Heads Up, Ears Down

This blog accurately identifies depictions of violence and cruelty toward animals in films. The purpose is to provide viewers with a reliable guide so that such depictions do not come as unwelcome surprises. Films will be accurately notated, providing a time cue for each incident along with a concise description of the scene and perhaps relevant context surrounding the incident. In order to serve as a useful reference tool, films having no depictions of violence to animals will be included, with an indication that there are no such scenes. This is confirmation that the films have been watched with the stated purpose in mind.

Note that the word depictions figures prominently in the objective. It is a travesty that discussions about cruelty in film usually are derailed by the largely unrelated assertion that no animals really were hurt (true only in some films, dependent upon many factors), and that all this concern is just over a simulation. Not the point, whether true or false. We do not smugly dismiss depictions of five-year-olds being raped because those scenes are only simulations. No, we are appalled that such images are even staged, and we are appropriately horrified that the notion now has been planted into the minds of the weak and cruel.

Depictions of violence or harm to animals are assessed in keeping with our dominant culture, with physical abuse, harmful neglect, and similar mistreatment serving as a base line. This blog does not address extended issues of animal welfare, and as such does not identify scenes of people eating meat or mules pulling plows. The goal is to itemize images that might cause a disturbance in a compassionate household.

These notes provide a heads-up but do not necessarily discourage watching a film because of depicted cruelty. Consuming a piece of art does not make you a supporter of the ideas presented. Your ethical self is created by your public rhetoric and your private actions, not by your willingness to sit through a filmed act of violence.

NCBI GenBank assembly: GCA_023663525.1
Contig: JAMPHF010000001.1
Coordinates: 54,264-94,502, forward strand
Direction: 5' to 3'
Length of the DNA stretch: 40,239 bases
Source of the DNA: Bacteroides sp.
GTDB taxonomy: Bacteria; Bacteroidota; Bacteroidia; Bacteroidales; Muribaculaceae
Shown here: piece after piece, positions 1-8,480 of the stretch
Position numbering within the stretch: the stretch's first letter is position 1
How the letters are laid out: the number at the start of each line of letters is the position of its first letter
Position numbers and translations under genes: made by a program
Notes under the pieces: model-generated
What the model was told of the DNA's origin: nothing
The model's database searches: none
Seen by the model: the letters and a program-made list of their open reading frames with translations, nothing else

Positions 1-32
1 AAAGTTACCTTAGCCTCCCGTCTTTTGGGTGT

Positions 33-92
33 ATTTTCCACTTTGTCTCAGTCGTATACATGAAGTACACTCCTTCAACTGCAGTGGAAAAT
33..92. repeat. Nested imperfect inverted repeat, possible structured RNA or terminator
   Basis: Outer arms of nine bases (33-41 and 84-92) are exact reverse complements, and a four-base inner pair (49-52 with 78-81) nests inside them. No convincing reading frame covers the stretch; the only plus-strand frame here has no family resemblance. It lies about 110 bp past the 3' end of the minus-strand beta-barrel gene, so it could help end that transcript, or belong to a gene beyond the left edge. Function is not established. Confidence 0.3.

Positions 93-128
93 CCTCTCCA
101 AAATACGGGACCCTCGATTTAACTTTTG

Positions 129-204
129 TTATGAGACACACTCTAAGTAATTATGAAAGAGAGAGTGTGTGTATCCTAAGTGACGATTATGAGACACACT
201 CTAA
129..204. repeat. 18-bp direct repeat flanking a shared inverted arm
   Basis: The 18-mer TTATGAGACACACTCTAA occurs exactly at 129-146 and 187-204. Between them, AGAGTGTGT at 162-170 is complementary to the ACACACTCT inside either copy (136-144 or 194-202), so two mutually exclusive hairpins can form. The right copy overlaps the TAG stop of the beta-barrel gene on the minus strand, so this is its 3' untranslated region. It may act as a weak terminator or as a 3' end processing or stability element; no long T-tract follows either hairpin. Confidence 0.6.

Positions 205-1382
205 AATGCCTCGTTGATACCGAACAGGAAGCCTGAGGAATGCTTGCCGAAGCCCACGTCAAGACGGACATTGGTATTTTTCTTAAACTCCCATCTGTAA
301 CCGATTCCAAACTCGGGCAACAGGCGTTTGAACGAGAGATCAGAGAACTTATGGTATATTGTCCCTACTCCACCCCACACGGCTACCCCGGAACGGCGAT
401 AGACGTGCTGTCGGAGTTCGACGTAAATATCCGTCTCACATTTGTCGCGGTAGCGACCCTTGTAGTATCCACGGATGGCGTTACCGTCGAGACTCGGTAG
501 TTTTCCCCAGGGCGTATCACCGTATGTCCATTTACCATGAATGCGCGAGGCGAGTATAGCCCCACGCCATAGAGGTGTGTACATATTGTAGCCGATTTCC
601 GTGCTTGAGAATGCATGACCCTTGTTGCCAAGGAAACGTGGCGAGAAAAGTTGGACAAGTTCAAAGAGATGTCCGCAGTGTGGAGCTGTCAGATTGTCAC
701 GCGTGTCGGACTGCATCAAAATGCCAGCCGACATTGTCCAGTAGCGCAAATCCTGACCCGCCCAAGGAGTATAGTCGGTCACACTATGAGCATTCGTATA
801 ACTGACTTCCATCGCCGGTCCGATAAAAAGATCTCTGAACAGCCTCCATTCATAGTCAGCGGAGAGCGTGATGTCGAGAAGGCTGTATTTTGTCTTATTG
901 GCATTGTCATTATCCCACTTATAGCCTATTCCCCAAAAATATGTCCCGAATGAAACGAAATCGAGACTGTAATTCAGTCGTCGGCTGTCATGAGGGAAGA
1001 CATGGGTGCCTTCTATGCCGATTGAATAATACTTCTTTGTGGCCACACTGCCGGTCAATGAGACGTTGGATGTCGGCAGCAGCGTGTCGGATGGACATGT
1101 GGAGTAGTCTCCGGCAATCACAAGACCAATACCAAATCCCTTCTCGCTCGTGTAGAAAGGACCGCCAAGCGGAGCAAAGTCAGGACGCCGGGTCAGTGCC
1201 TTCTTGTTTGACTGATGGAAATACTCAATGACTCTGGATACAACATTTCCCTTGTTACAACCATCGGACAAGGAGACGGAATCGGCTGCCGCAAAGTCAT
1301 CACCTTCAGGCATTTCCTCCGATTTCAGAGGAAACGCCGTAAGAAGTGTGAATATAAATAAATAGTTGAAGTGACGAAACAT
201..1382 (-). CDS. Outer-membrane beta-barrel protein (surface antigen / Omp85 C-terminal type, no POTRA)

Pigs (Daddy's Deadly Darling). Marc Lawrence, 1973.
Edition screened: Vinegar Syndrome Blu-ray #109, released 2016. English language with English subtitles. Runtime approximately 81 minutes.

Summary: Murdered dog.

Details: The nice dog whom we met earlier in the film is removed dead from the back of a truck, 55:12-55:21, with blood on the fur around his neck. There is subsequent discussion that his throat was slit.

Pigs has been released with different edits and under various titles, including Daddy’s Deadly Darling (apparently the original title), Daddy’s Girl, The Strange Love Exorcist, and Blood Pen. The Vinegar Syndrome Blu-ray boasts to be the complete original version, and opens with the vintage title graphic The 13th Pig.

Bonus material on this Blu-ray includes the alternate “Daddy’s Girl” opening and closing, each about 5 minutes. Vinegar Syndrome’s full-length version of Pigs allows the backstory of Lynn’s escape from a mental institution to develop slowly and with comparatively minimal significance. The “Daddy’s Girl” opening shows her escape and helps us understand the abusive relationship with the father.

More interesting is the alternate “Exorcism” opening titled Blood Pen. This introduction is an outrageous exorcism scene showing Lynn under vulgar and violent demonic possession, clearly intended to tie-in with the runaway popularity of The Exorcist (1973). The scene was a shocking and entertaining surprise after viewing Pigs, which has a relatively serene mood and style. 

The Vinegar Syndrome release also features a reminiscence interview with star Toni Lawrence, Back on the Menu (Elijah Drenner, 2016).